- A fine copy of one of the most desirable early miniature books, w. the following (sm.) defects: lacks lower part (0,4 cm.) of the backstrip; joints split; weak on 1 inner hinge.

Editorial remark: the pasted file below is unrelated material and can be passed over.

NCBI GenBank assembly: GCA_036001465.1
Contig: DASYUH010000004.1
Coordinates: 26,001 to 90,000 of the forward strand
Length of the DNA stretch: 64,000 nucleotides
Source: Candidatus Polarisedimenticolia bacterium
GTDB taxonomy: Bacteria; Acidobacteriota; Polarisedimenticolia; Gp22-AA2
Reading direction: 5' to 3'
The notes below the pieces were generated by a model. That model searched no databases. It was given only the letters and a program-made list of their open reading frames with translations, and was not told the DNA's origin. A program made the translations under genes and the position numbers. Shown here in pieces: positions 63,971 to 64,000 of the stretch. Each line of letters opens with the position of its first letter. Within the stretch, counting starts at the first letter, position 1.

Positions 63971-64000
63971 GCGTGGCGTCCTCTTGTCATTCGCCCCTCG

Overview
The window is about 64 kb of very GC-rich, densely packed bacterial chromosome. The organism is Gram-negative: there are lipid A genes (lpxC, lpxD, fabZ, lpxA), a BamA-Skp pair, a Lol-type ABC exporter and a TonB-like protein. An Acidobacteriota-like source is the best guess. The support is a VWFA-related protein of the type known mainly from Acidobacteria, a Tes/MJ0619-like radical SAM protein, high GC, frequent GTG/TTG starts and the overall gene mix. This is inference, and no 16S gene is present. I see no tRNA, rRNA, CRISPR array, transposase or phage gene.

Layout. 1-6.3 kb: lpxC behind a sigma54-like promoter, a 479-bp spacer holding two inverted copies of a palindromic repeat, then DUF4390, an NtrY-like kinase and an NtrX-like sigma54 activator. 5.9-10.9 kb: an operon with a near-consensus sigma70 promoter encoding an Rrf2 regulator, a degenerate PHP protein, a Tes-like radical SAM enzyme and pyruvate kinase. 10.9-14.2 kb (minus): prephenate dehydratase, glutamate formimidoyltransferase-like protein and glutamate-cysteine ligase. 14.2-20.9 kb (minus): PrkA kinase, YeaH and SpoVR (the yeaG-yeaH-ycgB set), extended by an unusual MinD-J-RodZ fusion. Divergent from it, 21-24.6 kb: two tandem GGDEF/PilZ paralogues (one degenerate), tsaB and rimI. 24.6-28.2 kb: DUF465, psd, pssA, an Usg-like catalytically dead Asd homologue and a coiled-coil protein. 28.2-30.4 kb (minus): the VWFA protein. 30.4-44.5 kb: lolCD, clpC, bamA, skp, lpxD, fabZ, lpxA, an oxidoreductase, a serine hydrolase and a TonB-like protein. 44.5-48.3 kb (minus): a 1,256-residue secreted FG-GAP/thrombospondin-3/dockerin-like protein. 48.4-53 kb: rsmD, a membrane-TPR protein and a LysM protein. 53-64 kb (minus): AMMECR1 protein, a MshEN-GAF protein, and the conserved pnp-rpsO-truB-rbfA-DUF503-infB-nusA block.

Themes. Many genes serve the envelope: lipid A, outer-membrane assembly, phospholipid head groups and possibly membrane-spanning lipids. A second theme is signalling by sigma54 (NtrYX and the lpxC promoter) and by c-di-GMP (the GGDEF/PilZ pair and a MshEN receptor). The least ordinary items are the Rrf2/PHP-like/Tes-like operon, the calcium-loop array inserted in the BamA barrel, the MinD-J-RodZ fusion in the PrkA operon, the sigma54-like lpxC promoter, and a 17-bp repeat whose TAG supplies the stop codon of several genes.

= Welsh 1306; Bondy p.20; Horodisch, über Bücher kleinsten Formats (offprint) p.24f; The Collection of Miniature Books form by Arthur A. Houghton, Jr. (Christie's 1979), no.160. "Of even greater curiosity value, perhaps, is a volume the size of a finger-nail which was printed by Smidt in 1674, probably in Amsterdam, a town to which Benedikt Smidt had moved from Middelburg in 1673. It is the Bloem-Hofje by C. van Lange which for over 200 years was to remain the smallest printed book in existence. (...) Horodisch, in an article, Über Bücher kleinsten Formats mentions that the production of such a tiny volume was only made possible through a trick. The text was printed in double spreads on one side of the paper only and then stuck together. Nevertheless, the end product is staggering and its significance (...) is underlined by the fact that the few known copies are all magnificently bound in gilt-tooled red leather with a finely chased gold clasp. They must have made stunning presents perhaps for a lady love, and have undoubtely helped to awaken a passion for miniature books in many future collectors" (Bondy). "Up to the end of the 19th century, this had been the smallest book ever printed, until the publication in 1896 of the even smaller Galileo Letter, at Padua. (...) Benedikt Smidt (...) probably produced this mini-miniature as a show-piece to demonstrate his technical ability. (...) The book was not sewn, but pasted into the binding. Very few copies are known. A collector describes her own rebound copy in News-Letter of the 64mos 21 (1929), adding: 'aside the copy (...) in the G. Salomon collection in Paris [i.e. the Houghton copy], I have heard only of one other copy, reported to have been sold in Germany about 1900'." (Christie's cat. Houghton Collection). The remarkable golden container possibly Swiss (Geneva?), with 2 (unidentified) goldmarks on the inside. SEE ILLUSTRATION PLATE CXXIII.